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Iowa and the Civil War

Iowa 3rd Infantry Summer Encampment 1891

Photo courtesy of: http://www.iowanationalguard.com/History/History/Pages/Post-Civil-War.aspx


By: Madison Wirth - Iowa History Center Scholar

 October 24, 2016


When you think about the American Civil War, what comes to mind?  The North and South?  Slavery? President Lincoln? Gettysburg? Grant and Lee?  Mass casualties? These were of course important aspects of the war, but what people do not commonly think about is the state of Iowa during the Civil War.

Iowa is often overshadowed by the more populous states in the east that sent troops and supplies to aid the Union. The population of Iowa in 1860 was 674,913 and out of this number 76,242 men served in the military. These numbers may seem small but, Iowa’s male population ages 15 to 40 served in the military at a higher rate than any other state in the Union or Confederacy. Iowa suffered 13,001 killed (two-thirds from disease), 8,500 wounded, almost 5,000 captured, and 132 listed as missing. Also, take into consideration that not everyone in Iowa was necessarily pro-Union. Many people were anti-Lincoln, pro-slavery, and Confederate sympathizers. I think this makes it all the more impressive that Iowa had so many men volunteer and serve for the Union.

No major battles took place in Iowa, but the state’s shared border with the slave state of Missouri meant that Confederate partisans and bushwhackers sporadically raided in Iowa. If people do think about Iowa’s contributions during the war, they most likely believe that Iowa was far removed from any fighting. While this is mostly true, Iowa was not completely unaffected. In one instance, on October 12, 1864, raiders dressed as Union soldiers and looted residences and kidnapped and murdered three Iowans near Bloomfield. Missouri was a highly contested state. The south wanted it as a slave state and the north as a free state. With Iowa being on the cusp of such violence, many Iowans could not just simply carry on with their lives as usual. The agitation and conflict of the war was right at its doorstep.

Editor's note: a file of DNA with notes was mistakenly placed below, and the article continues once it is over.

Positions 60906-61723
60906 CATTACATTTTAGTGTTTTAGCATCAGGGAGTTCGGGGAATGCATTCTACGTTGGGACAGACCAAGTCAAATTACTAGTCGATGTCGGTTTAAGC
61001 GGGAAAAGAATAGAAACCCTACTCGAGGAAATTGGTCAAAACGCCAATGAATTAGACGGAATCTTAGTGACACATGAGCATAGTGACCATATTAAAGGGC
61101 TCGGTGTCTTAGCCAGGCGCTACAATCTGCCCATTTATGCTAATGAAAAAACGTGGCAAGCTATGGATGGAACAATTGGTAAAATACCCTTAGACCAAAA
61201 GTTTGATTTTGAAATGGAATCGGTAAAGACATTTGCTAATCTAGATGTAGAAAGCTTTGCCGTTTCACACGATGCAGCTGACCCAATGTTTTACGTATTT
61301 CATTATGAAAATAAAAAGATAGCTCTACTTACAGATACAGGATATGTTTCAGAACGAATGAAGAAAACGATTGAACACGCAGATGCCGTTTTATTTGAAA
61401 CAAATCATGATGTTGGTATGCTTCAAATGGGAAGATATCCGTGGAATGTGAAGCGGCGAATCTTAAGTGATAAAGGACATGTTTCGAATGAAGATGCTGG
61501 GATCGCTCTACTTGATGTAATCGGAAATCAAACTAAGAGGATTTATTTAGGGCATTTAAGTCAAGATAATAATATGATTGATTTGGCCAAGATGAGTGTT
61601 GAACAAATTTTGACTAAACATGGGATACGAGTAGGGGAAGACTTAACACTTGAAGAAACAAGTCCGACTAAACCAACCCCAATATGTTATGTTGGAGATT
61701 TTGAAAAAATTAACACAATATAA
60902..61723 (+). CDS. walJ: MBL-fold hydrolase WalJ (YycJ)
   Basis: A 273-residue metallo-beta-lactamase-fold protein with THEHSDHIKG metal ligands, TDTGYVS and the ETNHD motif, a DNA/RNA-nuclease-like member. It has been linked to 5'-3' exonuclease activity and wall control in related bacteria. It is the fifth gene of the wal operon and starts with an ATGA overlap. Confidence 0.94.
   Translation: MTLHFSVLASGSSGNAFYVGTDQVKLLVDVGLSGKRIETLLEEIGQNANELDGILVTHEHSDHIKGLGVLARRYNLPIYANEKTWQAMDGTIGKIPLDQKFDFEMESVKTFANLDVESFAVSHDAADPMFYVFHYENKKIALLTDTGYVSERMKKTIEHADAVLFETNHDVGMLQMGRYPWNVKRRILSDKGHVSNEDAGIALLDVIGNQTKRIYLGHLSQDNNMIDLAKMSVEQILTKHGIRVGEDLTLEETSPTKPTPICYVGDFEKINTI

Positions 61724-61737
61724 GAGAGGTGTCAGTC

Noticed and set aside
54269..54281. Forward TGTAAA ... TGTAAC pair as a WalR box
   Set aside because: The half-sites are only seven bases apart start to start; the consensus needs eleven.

Iowans also contributed not just men but large supplies of food to the Union armies. Those who did not enlist did their part to support the war effort through farming. Most of the state, especially the southern half, was mobilized to contribute on behalf of the Union. Iowans did not just sit idly by while the Civil War played out around them. Remarkably, for having only been a state for fifteen years at the outbreak of the war, Iowa came together and rallied behind the Union with gusto.
Today Iowa is mostly known for its agriculture and role in presidential races. What people often fail to remember or recognize is that Iowa also has a rich past. Not enough people give Iowa due credit for its contributions to American history as a whole, but there is also merit in studying Iowa’s history for its own sake. Every state has a colorful history that should be explored, and Iowa during the Civil War is just a snapshot of this state’s past.